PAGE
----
In the news:
‘Granny pods’ keep seniors and their families together
Developers are building homes that can accommodate seniors, adult children fresh out of college and extended-family members.
Tampa Bay Times
Daryl Whitaker can take comfort in knowing that her grandmother, Shirley Shear, is nearby — as close as her backyard.
The 88-year-old, twice-widowed Shear lives behind Whitaker’s home in Tampa, Fla., in a former family guesthouse and game room.
Shear, who owned a home in nearby Lakeland, Fla., for 50 years, fell and developed a blood clot two years ago. She couldn’t afford full-time home care and she couldn’t keep her beloved dog, Sugar, in an assisted-living facility. So Whitaker’s husband, Joe, and their four children gladly gave up their little getaway by the pool in order to make Shear safe and secure.
“It’s fun here as long as I have my dog,” Shear says. “It’s private, but it’s nice to know that the family is nearby if I need them.”
The Whitakers’ solution reflects a burgeoning homebuilding trend. Popular in Europe, the so-called “granny pods” are just one way families are bringing multiple generations under one household.
Developers have noticed the trend and are building homes that can accommodate seniors, adult children fresh out of college and extended-family members.
When Joe Whitaker asked his friend Henry Moseley Jr. to remodel the guesthouse for Shear, Moseley customized the cottage and realized what a wonderful solution the unit was for seniors who wanted to have their own private space, yet still be close to their family.
He and his son, Henry III, began researching the concept so popular overseas. They decided the solution was a perfect fit in Southwest and Central Florida, two of the largest senior areas in the U.S.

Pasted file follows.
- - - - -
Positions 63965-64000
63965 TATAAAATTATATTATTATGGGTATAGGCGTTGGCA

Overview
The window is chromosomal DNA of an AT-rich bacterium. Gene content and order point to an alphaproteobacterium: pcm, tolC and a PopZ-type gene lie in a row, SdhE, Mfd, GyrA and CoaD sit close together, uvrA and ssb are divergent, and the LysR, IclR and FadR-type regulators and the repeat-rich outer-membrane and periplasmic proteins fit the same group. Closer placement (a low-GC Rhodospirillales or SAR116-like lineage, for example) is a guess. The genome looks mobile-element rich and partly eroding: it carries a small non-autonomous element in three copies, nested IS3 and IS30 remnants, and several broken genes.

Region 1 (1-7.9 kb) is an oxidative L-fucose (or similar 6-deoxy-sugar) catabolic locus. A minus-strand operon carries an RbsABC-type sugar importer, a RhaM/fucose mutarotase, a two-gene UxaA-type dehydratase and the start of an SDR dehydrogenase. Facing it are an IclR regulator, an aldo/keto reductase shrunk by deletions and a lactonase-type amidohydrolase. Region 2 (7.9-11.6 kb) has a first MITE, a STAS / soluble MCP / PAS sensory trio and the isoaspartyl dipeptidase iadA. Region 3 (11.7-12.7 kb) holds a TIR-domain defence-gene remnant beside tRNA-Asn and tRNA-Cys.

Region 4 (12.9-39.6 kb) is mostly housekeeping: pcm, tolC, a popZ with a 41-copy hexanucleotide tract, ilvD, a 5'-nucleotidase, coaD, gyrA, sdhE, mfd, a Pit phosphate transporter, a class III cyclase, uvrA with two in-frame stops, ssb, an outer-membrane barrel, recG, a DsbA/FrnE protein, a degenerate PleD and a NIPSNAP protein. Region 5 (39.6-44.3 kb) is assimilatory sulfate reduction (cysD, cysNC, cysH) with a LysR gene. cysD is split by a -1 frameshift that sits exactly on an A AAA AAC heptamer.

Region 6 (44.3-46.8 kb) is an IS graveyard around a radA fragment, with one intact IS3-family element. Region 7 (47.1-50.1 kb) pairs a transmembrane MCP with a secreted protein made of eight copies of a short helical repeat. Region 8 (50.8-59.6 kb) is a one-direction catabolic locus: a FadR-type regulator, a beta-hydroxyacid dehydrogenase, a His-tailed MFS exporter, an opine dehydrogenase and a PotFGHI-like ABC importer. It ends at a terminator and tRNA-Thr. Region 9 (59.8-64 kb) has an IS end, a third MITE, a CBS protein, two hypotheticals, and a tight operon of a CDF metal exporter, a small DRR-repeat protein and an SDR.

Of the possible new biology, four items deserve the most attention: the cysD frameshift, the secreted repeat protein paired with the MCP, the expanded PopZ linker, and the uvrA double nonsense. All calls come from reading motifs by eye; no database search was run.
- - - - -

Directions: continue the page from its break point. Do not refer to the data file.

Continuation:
Together, they launched Home Care Suites, a custom-backyard-cottage business designed as an alternative to assisted living.
At a time of high unemployment and home foreclosures, the number of U.S. households in which multiple generations of the same family double up under the same roof has spiked significantly. One in five seniors is part of this trend.
If the rising cost of home health care, assisted living and nursing-home care is any indication, the “granny pod” might be a more affordable option that provides privacy, security and peace of mind for all parties.
According to a national study by Genworth, a provider of long-term-care insurance, the average monthly fee for an assisted-living facility was $3,300 in 2012.
Home Care Suites’ three models can all be customized to suit a senior’s needs and the family’s budget. They range from 256 to 588 square feet. The price varies based on site conditions, ranging from $42,000 to $83,000. The homes can be financed for less than $800 a month.
Depending on the individual’s level of care, each Home Care Suite can be fitted with a customized emergency-response system that monitors everything from daily vital signs to voice prompts, reminders for medication and an automatic call to a family member who’s away from home.
The Whitakers were glad to give their extra space to their grandmother because they didn’t have to drive back and forth to Lakeland.
“We were doing her laundry, cleaning her house, going grocery shopping and we weren’t able to enjoy her,” Daryl Whitaker says. “To pay and trust somebody to come live in your house was extremely scary for us, and we didn’t want to put her in that uncomfortable situation.
“There may come a time when her needs will be greater than what we can provide at home. But until then, this gives her the space, safety and security she needs without giving up her independence.”